Bank of America-Merrill Lynch (BAC) is reportedly selling its non-U.S. wealth-management units, Reuters said Tuesday, with the goal of raising $3 billion. The units are managing an estimated $90 billion in client assets, according to sources cited in the report, and they likely include several hundred advisors, experts state.
“We are committed to our clients and businesses globally but, in keeping with our policy, we do not comment on market rumors and speculation,” a BofA spokesperson told AdvisorOne in a statement.
Recruiters have mixed views on the news. Some believe it’s a good long-term move. But others insist that it creates more uncertainty and thus hurts Merrill in the short term as nervous advisors consider leaving the thundering herd.
“When a firm is seeking to boost it’s Tier 1 Capital, a non-core business has to be either scaled up or shut down,” said executive-search consultant Mark Elzweig (left) in an interview.
The ever-increasing expense of maintaining the infrastructure for compliance and operations associated international accounts justify such a move, says the New York-based Elzweig. “It’s not surprising that Bank of America chose to unload this business.”
The move to refocus on its core business should “makes Merill Lynch more of a crown jewel in the eyes of Bank of America than before,” the consulant says. Still, he admits, the move “will undoubtedly fuel speculation that Bank of America will either spin off or sell Merrill Lynch, and that’s a separate issue.”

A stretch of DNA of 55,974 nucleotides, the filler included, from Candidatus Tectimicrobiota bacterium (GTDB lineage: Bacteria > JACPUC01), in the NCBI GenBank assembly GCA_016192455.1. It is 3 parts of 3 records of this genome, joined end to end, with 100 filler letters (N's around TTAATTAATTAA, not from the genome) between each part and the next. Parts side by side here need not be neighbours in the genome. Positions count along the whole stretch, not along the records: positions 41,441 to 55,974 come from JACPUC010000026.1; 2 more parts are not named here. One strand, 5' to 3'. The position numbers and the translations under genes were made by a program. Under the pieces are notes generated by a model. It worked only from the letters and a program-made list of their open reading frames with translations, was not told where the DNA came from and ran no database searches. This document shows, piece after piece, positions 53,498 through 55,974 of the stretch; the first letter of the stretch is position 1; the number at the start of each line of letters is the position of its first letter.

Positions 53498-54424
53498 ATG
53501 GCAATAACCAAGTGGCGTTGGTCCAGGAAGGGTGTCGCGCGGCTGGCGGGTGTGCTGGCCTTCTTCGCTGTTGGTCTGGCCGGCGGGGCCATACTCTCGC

Separate issue or not, the news is causing a stir amongst Merrill’s more than 17,000 advisors, according to Mindy Diamond, President and CEO of Diamond Consultants in Chester, N.J.
“We’ve gotten more than a dozen calls from Merrill folks who want to do more exploring of their options,” Diamond (right) said in an interview with AdvisorOne. “This is another catalyst for them … as the advisors are questioning the bank’s commitment to the international space.”
The move could diminish the Merrill Lynch name abroad, she adds, and raises questions about what platform the U.S. advisors will be over to use overseas for their international business.
“Bank of America will say that this about them trying to raise $3 billion in capital, but it does have ripples,” Diamond said.
“Merrill advisors feel that their revenues and operations are highly profitable and productive. Yet, they’re just a small piece [of Bank of America] and feel insignificant. For the global advisors, things could feel worse, like 100 times worse, and the news seems to confirm some advisors’ worse fears.”
Nonetheless, the recruiter says, the uptick in phone calls from worried advisors doesn’t mean that all of those calling will necessarily leave the thundering herd. “It just means there are lots of unanswered questions,” Diamond said. “Advisors can tolerate this, but as for all their clients, maybe not.”